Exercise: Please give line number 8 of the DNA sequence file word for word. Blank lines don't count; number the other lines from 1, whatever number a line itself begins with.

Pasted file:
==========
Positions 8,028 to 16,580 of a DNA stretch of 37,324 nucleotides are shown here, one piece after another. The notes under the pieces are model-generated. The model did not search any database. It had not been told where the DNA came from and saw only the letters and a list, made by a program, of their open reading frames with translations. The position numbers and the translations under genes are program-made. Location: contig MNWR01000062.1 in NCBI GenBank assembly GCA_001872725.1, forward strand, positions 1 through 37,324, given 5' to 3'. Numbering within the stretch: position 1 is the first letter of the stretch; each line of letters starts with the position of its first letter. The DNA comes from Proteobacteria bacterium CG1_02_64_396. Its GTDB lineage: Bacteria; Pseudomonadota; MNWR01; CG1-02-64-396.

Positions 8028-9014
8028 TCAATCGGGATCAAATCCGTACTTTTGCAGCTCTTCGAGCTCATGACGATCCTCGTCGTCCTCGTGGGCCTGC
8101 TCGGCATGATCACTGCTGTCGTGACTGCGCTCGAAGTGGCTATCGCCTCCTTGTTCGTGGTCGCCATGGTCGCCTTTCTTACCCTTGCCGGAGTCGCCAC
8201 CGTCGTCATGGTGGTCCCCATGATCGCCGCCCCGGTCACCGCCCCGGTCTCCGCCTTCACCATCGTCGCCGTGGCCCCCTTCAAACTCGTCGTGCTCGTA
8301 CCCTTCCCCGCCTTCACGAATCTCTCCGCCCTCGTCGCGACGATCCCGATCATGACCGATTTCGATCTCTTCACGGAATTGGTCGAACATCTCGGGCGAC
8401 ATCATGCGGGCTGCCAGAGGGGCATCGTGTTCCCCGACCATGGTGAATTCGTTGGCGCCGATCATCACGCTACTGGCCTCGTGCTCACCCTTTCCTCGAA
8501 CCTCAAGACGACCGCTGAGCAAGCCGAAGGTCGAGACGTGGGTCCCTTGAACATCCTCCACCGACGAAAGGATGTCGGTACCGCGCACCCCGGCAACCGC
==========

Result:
8501 CCTCAAGACGACCGCTGAGCAAGCCGAAGGTCGAGACGTGGGTCCCTTGAACATCCTCCACCGACGAAAGGATGTCGGTACCGCGCACCCCGGCAACCGC